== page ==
Colliers Quick Hits | 10 Takeaways from NMHC

by | 16 February 2023

Colliers Capital Markets, Mortgage, and Valuation & Advisory Services professionals attended the 2023 NMHC Annual Meeting in Las Vegas. Below are 10 takeaways and themes gathered from conversations with market participants.

  • The general sentiment was more positive than attendees were expecting, which was a pleasant surprise to many.
  • There are lots of investors looking to buy, but mostly reluctant sellers. This trend is perpetuating a wide bid-ask spread. However, investors are expecting a strong second half of the year.
  • Rising costs are a concern for investors and owners. Operating expenses and increasing insurance prices were common pressure points. These expenses also apply to unit upgrade materials, including appliances, flooring, lighting, hardware, and plumbing.
  • Lenders are willing to put capital to work on the development side, and with a fresh allocation of funds in 2023, there are signs of a market thaw. Meanwhile, other groups are pushing to place preferred and mezzanine equity. They are looking at 13%-14% preferred equity returns filling the 75%-85% loan-to-cost tranche in the capital stack.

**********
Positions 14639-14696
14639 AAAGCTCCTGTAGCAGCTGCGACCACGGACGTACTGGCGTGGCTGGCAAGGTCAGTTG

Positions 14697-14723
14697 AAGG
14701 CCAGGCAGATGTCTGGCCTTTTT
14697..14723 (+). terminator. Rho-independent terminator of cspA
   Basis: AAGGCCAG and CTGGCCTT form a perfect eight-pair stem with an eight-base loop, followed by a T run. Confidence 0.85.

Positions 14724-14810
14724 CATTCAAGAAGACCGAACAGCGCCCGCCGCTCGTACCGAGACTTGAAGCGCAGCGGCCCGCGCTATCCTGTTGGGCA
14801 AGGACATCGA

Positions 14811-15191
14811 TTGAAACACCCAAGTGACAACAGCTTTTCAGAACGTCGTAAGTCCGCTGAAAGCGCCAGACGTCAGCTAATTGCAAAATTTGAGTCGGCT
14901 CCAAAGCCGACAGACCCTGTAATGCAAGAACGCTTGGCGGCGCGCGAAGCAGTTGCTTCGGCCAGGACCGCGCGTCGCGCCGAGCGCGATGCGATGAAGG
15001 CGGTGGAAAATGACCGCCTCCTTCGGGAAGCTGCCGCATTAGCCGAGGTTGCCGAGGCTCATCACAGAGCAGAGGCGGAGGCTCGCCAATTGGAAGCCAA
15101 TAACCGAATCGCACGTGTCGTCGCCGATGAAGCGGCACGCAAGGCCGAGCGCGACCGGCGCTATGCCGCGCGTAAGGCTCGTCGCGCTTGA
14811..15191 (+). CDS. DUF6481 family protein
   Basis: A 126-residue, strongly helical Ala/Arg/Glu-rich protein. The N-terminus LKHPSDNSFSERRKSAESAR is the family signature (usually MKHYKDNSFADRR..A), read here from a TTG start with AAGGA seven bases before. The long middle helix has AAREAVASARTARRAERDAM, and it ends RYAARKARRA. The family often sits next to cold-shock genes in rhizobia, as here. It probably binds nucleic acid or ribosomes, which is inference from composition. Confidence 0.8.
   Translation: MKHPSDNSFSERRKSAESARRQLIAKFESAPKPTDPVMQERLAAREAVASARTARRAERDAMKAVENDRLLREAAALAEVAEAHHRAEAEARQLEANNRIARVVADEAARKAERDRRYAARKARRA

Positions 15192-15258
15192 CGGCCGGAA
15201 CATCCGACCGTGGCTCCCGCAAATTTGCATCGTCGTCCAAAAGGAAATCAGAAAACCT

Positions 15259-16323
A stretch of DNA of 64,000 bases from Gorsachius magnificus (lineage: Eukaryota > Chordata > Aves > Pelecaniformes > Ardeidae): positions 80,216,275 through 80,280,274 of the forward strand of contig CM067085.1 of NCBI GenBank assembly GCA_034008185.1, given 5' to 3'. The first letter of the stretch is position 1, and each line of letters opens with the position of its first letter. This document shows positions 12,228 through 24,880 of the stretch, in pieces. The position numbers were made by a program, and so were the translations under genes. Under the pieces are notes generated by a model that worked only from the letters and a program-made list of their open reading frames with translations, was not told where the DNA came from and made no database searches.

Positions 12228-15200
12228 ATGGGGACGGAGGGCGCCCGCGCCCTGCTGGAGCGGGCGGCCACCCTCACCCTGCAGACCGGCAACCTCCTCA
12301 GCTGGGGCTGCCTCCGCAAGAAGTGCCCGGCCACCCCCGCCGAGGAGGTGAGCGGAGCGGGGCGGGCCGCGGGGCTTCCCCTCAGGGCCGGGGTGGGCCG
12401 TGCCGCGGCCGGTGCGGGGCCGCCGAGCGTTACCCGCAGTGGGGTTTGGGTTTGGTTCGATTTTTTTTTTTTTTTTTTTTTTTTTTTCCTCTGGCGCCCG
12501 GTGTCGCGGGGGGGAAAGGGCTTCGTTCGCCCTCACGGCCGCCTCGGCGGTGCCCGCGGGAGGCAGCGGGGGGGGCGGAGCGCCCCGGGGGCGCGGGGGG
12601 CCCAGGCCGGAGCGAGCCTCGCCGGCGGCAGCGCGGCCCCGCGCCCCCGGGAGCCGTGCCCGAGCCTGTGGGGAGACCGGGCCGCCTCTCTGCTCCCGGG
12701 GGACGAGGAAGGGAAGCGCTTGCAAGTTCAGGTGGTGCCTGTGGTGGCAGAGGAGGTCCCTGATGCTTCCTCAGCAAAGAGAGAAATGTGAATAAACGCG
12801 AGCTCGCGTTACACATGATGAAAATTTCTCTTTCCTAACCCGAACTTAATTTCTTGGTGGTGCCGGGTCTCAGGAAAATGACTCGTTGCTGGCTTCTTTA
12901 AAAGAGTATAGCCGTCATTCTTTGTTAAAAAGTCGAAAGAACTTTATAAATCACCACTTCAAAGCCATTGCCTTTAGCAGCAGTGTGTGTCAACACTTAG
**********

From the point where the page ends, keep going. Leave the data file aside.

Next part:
• Rents have soared, and this is weighing on household formation. Landlords are seeing pushback from tenants on affordability, likely capping rental levels in the near term.
  • Owners emphasize the labor market’s strength, offering potential demand upside. At the same time, hands-on management and attentive teams can help minimize unit turnover and cash flow surprises.
  • Capital still likes the growth markets of the Sun Belt, but core coastal markets will get more attention as cap rate strata reemerge.
  • Investors are looking to acquire multifamily with a cap rate in the 5% range, although some recent deals are trading in the 4% range.  The Fed’s decision at upcoming meetings will go a long way in determining if buyers or sellers give in first.
  • Projects under construction present appealing acquisition targets, as floating-rate debt is more expensive than at underwriting, and slower lease-up could result in distress sales.
  • Long-term demographics and longstanding undersupply of housing have investors optimistic about the future of multifamily investment.

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